On a typical Saturday morning, the Fuzzy Duck Coffee Shop opens slowly, with a trickle of regulars stopping in to grab a cup of joe and freshly baked pastry. Eventually a large queue forms as a single barista works behind the counter, taking orders and creating customers' caffeinated concoctions.
Farrah Baldwin, an academic adviser in Morehead State University's College of Humanities, is a regular. "How often do I frequent the Fuzzy Duck?" she replies when asked. "How about, 'How much of my paycheck do I spend here?'"
“The idea for this business is not particularly for us to make money," says co-owner Grant Alden. "This is a community center."
Grant is a Seattle native. He grew up frequenting coffeehouses and remembers a Seattle coffee shop called The Third Place. The name was derived from a concept in sociology, the "third place" people need in their lives after home and work, a place in their community where they can congregate and feel accepted. "That's what [the Fuzzy Duck] seems to be," Grant says. "That’s the niche we’re filling."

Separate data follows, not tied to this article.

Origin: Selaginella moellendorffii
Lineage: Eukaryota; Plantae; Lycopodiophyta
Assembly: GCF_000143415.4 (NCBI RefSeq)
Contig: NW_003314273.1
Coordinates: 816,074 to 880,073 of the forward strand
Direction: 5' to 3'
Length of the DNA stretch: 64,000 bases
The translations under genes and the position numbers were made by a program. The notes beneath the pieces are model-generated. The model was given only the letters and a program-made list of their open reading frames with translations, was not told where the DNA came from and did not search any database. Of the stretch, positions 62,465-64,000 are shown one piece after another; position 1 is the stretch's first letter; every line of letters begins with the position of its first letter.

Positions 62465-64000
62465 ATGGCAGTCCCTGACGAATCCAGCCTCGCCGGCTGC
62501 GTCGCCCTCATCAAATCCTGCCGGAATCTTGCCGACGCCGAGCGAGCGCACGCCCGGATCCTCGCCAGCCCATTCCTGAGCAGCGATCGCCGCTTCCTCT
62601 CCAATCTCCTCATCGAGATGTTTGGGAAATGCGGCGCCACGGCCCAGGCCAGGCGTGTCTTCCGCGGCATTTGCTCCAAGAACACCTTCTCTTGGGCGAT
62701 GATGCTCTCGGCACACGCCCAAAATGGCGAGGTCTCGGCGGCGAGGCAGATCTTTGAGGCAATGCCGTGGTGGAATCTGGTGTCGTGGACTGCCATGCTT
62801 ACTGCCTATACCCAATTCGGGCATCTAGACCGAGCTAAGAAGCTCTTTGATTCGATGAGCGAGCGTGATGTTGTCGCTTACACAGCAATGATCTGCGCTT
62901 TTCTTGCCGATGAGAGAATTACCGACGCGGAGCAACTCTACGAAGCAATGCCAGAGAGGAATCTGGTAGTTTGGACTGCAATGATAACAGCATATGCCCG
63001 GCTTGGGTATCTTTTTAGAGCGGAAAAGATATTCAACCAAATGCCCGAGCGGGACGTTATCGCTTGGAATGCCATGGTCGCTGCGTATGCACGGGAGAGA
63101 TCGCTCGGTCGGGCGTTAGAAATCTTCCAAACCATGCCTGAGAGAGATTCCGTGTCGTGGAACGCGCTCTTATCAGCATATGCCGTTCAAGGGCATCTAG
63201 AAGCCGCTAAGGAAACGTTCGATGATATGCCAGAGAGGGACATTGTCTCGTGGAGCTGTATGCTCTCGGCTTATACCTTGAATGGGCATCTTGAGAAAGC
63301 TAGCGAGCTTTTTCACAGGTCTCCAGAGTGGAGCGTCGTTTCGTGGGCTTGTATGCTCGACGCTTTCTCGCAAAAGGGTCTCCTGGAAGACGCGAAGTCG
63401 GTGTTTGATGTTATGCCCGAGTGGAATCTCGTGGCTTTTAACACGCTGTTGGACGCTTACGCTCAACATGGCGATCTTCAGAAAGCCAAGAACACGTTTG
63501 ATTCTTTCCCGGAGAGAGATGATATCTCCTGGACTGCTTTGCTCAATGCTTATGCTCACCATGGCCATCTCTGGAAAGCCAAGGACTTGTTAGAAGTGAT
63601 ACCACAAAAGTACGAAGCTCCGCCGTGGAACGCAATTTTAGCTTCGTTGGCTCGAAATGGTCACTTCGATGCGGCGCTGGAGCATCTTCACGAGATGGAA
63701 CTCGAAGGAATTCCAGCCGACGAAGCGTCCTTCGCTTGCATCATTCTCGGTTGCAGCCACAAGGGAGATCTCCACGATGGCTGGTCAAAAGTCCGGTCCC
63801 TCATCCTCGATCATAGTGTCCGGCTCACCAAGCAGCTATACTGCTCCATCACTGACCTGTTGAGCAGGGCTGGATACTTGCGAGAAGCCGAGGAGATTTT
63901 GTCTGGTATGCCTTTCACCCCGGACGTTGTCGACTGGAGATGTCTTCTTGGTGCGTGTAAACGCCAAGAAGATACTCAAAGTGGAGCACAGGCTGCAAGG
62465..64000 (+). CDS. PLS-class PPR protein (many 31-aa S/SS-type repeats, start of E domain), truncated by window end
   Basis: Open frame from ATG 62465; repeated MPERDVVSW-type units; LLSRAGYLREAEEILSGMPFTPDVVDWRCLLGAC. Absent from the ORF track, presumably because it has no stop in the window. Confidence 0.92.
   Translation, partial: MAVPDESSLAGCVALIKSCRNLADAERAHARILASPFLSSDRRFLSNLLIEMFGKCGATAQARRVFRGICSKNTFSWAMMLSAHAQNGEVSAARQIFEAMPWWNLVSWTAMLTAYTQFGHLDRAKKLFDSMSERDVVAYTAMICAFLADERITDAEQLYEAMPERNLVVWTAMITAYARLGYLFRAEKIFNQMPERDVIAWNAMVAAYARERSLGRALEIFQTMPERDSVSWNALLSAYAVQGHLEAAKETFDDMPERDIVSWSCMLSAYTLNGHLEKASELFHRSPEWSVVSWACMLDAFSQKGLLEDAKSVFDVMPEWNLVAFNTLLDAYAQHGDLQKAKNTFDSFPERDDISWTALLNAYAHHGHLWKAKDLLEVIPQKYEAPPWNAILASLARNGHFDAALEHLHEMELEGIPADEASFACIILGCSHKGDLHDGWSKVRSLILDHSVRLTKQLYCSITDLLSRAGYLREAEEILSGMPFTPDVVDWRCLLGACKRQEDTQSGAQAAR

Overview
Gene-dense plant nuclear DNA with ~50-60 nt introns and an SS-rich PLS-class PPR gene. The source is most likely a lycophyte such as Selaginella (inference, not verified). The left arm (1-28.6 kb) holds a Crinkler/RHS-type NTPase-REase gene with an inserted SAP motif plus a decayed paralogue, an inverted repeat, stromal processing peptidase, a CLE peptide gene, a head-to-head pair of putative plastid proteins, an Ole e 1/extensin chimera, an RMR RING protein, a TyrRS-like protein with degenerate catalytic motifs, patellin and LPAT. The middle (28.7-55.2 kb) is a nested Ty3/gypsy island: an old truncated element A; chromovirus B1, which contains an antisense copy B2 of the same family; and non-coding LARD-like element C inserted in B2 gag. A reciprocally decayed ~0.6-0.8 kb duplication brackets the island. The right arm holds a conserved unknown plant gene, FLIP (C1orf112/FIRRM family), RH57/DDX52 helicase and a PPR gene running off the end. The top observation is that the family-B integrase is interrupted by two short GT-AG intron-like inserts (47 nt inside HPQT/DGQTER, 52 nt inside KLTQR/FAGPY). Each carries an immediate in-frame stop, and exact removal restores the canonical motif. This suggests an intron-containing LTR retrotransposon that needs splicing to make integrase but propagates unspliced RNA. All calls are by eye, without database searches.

When the shop first opened, Morehead residents doubted that an expensive coffee shop would be successful. Grant had funding from his in-laws, Marg and Dan Thomas, but that funding was not unlimited. Fortunately, Grant's predictions of success were right, and after several years Marg and Dan and two of their friends decided to invest in a bookstore. The CoffeeTree Bookstore now shares space with the Duck in a renovated single-screen movie theater.
The sense of community the two shops promote extends beyond the experience of their regulars. It was even evident during a tragedy. "We really felt that during the flood," says Grant, remembering the massive rainstorm that forced them to move locations in 2010. "Because people we did not know came and helped us clean that mess up. People I have never seen before or since showed up."